How I started to create stock images and stock footage
My name is Marco Lazzarini and I live in Veneto, Northeastern Italy.
I started uploading stock images and stock footage last year, after taking Daniele Carrer's course (learn more about Daniele's course).
The biggest difficulties I had at the beginning concern one of the main topics of the course: finding the best subjects to sell.
The equipment I use to shoot photos and videos
I immediately understood that to make money I had to focus on footage rather than images. It was not that easy for me, because I didn't have all the equipment I needed to create videos.
As a tripod, for example, I used a Manfrotto with a ball head, typically used for static photography (a non-professional model without the bubble and not that robust) along with a small pocket tripod.
I did not have a gimbal which, as Daniele says in his course, is essential to differentiate from competition in a market, the microstock, where there are hundreds of thousands of contributors.
I knew it was better to start shooting 4K videos, but the problem was that my old Nikon D7200 only recorded in Full HD resolution.
So, I made a lot of mistakes when I started.
How I plan my shots (by analizing the market)
Talking about profitable subjects for microstock, during the course I learned that to start in the right way I had to find something that was:
- easy for me to shoot,
- requested by the market.
My research was done with:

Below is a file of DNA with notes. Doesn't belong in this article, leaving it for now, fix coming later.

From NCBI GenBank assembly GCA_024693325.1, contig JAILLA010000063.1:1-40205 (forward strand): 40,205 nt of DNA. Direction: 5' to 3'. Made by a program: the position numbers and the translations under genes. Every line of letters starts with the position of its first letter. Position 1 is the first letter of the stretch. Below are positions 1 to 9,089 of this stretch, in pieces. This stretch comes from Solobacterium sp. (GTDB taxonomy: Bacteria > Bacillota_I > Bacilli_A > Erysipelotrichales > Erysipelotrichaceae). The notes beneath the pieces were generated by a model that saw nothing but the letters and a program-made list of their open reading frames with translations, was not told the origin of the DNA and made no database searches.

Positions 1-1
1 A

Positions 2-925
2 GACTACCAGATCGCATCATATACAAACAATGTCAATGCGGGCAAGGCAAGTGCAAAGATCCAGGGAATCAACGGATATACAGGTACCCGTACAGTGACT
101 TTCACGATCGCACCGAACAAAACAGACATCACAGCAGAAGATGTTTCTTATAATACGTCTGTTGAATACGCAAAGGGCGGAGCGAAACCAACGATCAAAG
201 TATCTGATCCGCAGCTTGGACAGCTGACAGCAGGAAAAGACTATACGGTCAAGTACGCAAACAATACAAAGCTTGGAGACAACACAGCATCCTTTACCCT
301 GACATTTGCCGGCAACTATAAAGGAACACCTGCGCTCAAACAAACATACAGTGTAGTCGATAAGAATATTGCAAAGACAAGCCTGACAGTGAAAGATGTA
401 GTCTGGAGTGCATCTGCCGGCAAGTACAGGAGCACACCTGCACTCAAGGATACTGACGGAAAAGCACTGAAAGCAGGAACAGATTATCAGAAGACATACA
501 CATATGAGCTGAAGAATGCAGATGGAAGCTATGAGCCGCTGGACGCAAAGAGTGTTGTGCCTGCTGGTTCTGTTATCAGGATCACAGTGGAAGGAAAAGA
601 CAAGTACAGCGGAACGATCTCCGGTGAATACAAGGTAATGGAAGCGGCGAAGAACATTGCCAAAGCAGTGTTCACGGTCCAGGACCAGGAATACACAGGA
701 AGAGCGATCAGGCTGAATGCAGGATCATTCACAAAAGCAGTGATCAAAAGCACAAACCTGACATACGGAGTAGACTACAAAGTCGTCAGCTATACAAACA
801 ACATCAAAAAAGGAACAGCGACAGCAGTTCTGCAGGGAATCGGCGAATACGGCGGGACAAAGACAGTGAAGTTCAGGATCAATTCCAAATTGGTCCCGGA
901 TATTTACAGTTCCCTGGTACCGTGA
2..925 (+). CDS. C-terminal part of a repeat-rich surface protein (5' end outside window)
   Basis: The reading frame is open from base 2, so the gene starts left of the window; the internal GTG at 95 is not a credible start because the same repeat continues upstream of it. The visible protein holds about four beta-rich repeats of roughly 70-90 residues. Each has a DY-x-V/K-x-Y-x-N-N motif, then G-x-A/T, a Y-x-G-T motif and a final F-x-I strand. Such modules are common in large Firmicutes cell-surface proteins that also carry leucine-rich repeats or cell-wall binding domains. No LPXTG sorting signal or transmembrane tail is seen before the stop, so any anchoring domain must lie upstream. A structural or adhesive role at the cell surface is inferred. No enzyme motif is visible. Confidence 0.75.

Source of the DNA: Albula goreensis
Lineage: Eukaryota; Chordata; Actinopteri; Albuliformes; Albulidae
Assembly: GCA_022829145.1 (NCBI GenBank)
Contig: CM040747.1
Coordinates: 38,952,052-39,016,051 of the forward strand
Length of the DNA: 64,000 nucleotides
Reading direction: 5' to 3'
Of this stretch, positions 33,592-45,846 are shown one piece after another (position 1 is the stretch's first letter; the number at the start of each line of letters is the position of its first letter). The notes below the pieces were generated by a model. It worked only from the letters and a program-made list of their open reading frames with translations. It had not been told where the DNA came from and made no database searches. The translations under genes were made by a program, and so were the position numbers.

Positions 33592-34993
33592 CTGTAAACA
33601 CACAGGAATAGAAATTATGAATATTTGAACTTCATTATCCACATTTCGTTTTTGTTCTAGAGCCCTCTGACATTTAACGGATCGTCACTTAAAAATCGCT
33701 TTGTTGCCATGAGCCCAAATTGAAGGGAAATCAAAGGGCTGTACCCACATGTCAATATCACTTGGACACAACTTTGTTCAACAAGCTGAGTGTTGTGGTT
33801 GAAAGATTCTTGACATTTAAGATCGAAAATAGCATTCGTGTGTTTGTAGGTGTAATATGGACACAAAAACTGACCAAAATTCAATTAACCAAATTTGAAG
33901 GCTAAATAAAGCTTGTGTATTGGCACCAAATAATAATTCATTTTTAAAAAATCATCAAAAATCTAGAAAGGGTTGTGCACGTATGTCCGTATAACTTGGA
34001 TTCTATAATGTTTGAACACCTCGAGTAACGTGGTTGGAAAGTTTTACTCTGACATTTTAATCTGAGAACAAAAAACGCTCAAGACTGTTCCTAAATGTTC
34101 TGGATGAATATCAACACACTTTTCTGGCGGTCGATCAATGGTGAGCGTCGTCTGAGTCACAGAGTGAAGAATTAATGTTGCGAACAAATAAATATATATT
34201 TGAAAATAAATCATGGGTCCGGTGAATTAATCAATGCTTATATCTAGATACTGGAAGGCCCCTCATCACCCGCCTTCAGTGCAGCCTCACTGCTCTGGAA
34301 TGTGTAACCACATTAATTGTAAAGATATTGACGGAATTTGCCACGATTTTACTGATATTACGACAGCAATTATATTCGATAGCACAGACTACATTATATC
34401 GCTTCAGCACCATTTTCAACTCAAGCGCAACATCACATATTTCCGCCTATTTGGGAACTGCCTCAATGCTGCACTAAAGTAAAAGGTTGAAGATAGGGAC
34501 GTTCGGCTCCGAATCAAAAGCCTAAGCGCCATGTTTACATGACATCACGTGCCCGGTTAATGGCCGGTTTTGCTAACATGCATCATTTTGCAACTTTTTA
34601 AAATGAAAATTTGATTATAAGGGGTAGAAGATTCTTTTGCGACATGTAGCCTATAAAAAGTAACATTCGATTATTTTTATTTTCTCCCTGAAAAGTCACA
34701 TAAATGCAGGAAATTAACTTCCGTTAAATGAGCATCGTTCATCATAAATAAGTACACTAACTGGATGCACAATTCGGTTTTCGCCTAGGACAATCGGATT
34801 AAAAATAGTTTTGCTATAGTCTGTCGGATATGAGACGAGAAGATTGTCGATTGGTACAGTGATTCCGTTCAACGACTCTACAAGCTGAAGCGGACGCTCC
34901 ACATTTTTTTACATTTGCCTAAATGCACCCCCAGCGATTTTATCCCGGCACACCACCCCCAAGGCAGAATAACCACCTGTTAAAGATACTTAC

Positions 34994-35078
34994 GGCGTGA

It did not give me the answers I wanted, either because I discovered that it was already publishing a lot of content similar to what I had in my mind or because the ideas I had for subjects seemed to not be very marketable.
That said, I started by shooting videos and taking pictures of situations that I had easy access to, using what were basically free sets for me.
As a photography and video making enthusiast, I would have never portrayed most of the subjects I shot without the need to sell those images and footage in microstocks. That's why I was quite sure that they were the kind of subjects that could allow me to beat the competition.
For example, I could have used a strip of LEDs that turned on and off.
There were not many (985) videos that contained that query, led strip, on Pond5. At the same time, however, the video rating shown by the dropstock.io tool was very high (around 40).
So it was the typical situation that a good producer of stock images and stock footage who wants to make money must exploit.
Always by analysing the information of the Pond5 search engine and the keyword research tool of dropstock.io, I had seen good ratings on the research related to the power saving query.
Consequently I thought about making videos about traditional and LED light bulbs.
This was my strategy: LED bulbs and strips... the typical subjects you find on social networks (kidding!).